Czech physiologist Penaz tried to overcome limitations of invasive pulse-contour methods (PCM) in clinical applications by a non-invasive method (finger mounted BP cuff) for continuous arterial waveform detection and beat-to-beat analysis. This discovery resulted in significant interest in human physiology and non-invasive examination of hemodynamic parameters, however has limitations because of the distal BP recording using a volume-clamp method. Thus, we propose a validation of beat-to-beat signal analysis acquired by novel a brachial occlusion-cuff (suprasystolic) principle and signal obtained from Finapres during a forced expiratory effort against an obstructed airway (Valsalva maneuver). Twelve healthy adult subjects [2 females, age = (27.2 ± 5.1) years] were in the upright siting position, breathe through the mouthpiece (simultaneously acquisition by brachial blood pressure monitor and Finapres) and at a defined time were asked to generate positive mouth pressure for 20 s (Valsalva). For the purpose of signal analysis, we proposed parameter a “Occlusion Cuff Index” (OCCI). The assumption about similarities between measured signals (suprasystolic brachial pulse waves amplitudes and Finapres’s MAP) were proved by averaged Pearson’s correlation coefficient ((Formula presented.) = 0.60, p < 0.001). The averaged Pearson’s correlation coefficient for the comparative analysis of OCCI between methods was (Formula presented.) = 0.88, p < 0.001. The average percent change of OCCI during maneuver: 8% increase, 19% decrease and percent change of max/min ratio is 35%. The investigation of brachial pulse waves measured by novel brachial blood pressure monitor shows positive correlation with Finapres and the parameter OCCI shows promise as an index, which could describe changes during beat-to-beat cardiac cycles.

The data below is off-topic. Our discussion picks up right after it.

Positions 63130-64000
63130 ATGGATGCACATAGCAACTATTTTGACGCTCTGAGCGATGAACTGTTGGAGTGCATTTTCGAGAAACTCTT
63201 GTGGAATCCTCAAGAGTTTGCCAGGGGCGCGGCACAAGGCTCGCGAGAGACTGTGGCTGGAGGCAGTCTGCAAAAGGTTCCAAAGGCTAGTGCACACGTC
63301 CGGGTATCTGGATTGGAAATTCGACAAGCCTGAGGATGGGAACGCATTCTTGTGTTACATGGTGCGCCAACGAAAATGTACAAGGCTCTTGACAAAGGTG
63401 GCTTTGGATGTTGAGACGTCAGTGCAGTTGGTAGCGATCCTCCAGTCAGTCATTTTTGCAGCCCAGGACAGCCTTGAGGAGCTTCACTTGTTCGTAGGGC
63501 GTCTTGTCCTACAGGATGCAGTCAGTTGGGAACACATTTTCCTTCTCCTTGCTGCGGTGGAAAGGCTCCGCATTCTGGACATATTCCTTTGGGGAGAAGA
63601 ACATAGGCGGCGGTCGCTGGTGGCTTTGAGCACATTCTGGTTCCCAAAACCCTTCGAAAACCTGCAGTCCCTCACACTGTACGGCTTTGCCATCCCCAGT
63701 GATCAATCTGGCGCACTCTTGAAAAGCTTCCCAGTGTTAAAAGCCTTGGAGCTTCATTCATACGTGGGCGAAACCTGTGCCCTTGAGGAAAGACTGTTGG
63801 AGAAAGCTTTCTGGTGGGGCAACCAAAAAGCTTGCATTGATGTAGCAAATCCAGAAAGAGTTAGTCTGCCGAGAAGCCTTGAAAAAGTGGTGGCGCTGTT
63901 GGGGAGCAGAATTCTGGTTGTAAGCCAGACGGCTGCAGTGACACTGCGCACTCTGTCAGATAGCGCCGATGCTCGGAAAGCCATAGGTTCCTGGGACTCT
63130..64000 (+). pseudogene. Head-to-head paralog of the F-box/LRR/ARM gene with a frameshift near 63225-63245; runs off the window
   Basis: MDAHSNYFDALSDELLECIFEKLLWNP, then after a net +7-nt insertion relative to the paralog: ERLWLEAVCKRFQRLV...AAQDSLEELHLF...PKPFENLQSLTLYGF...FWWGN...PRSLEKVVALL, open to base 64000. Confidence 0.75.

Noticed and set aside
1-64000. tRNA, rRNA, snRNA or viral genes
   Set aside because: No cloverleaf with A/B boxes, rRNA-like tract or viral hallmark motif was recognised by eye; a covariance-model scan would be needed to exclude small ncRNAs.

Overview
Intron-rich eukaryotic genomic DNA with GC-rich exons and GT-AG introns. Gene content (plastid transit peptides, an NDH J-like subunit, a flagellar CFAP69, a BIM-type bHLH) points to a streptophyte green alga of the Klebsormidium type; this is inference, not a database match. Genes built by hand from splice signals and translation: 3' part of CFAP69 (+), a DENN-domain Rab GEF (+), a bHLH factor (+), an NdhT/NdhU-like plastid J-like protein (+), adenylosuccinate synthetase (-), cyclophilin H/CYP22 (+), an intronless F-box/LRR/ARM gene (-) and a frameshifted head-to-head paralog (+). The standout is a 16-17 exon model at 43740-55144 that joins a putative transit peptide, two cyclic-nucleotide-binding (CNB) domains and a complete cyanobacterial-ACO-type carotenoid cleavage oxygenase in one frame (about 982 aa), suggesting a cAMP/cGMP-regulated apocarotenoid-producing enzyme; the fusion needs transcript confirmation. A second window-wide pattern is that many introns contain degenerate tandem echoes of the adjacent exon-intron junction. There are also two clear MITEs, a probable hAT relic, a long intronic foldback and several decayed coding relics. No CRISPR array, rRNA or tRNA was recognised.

- pulse wave
ASJC Scopus subject areas
- Analytical Chemistry
- Information Systems
- Atomic and Molecular Physics, and Optics
- Electrical and Electronic Engineering